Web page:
Food - Very good (7/10)
Value for Money - Pricey but not unreasonably so (6/10)
Atmosphere - Austere (4/10)
Service - Friendly and effcient (7/10)
Overall 6/10

Saffron Lounge
5 Grand Parade,
High Street
res. 01293 529946

Arise Sir Salman

Not being a great fan of patronage and peerage, I'm not usually enthused by the Honours Lists. They are a way to recognise valuable individuals, particularly the local charity workers who may otherwise be unknown. However, it also means the usual list of old polticians, civil servants, military officers and employees of the Royal family getting a gong simply for having done a job.

This year's Queen's birthday list saw the knighthood of Salman Rushdie. It would be unremarkable for an esteemed author (not just a Booker, but the 'Booker of Bookers') to be honoured, except of course that there is more to his history.

When The Satanic Verses came out, he was accused of blasphemy (how a non-Muslim can be accused of blasphemy seems odd, surely any member of a religion that denies Allah's place as the indivisible god of all creation is also a blasphemer). Famously, the Supreme Leader of Iran, Ayatollah Khomeini condemned him to death in a fatwah.

Of course, this sort of thing undermines the idea that Islam is a religion of peace, or that it is robust enough to withstand criticism. Like the Danish cartoons affair of 2005/6, a deliberately provoked overreaction led to violence.

Today the Pakistani parliament did their best to calm tensions - by condemning the knighthood in a debate which included a government minister suggesting that it could justify suicide attacks. The Muslim Council of Britain called it an insult.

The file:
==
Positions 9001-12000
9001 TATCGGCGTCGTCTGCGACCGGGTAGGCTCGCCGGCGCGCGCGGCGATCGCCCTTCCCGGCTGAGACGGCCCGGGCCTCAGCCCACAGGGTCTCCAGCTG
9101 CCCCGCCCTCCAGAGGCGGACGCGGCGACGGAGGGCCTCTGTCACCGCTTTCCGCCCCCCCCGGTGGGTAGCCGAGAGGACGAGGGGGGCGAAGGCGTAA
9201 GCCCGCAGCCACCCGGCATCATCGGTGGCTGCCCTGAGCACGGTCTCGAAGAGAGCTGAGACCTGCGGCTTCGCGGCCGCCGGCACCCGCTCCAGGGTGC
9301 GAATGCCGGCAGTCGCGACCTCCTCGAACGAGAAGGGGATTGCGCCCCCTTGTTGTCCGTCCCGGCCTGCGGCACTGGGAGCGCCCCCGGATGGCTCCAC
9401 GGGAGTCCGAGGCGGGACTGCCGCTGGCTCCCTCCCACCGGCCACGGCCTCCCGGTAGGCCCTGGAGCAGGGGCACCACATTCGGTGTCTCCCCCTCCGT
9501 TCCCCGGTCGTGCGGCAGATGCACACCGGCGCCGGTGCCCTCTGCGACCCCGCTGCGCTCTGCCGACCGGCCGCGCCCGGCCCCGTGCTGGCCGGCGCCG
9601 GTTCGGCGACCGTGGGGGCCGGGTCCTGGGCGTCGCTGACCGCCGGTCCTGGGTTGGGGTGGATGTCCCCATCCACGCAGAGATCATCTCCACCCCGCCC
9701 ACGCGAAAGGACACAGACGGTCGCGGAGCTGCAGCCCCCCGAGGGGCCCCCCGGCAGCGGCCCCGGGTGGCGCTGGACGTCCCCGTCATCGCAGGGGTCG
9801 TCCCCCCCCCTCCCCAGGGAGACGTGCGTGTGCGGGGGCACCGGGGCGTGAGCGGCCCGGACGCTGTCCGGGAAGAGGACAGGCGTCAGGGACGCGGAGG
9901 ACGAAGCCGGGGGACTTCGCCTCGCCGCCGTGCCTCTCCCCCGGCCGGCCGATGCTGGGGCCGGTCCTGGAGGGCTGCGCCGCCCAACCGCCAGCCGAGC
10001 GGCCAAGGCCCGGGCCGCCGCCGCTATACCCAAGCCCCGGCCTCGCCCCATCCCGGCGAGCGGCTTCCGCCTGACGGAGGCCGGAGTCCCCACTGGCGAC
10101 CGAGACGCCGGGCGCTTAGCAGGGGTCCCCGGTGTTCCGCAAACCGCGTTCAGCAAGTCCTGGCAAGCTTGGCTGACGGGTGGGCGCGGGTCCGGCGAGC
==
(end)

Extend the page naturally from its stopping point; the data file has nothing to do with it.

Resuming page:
The real insult is actually the idea that people of a faith can dictate to everybody else what to read, what to say, or what to think.

While I have no problem with Muslims as people, and regard all religions as equally valid, I think that one's beliefs are ones own affair, and should not be imposed on other people simply because they stem from a religion. That includes institutional control like a theocratic government and most definitely includes the threat of violence (or the justification of violence).

Tuesday, June 12, 2007

Blair on the media

I reckon Tony Blair is pretty well spot on in his speech today. The media is as much to blame for the distortion of politics as politicians. The gleeful way that the press will tear into any public figure, whether a Z-list celebrity ex-reality star, a minister of the state or anyone in between should be compared with the grubby methods of the journos themselves.

Blair is right that Labour was too reliant on 'spin' in the early days of his leadership and premiership. However, the history of 'spin' is often forgotten by the critics of New Labour.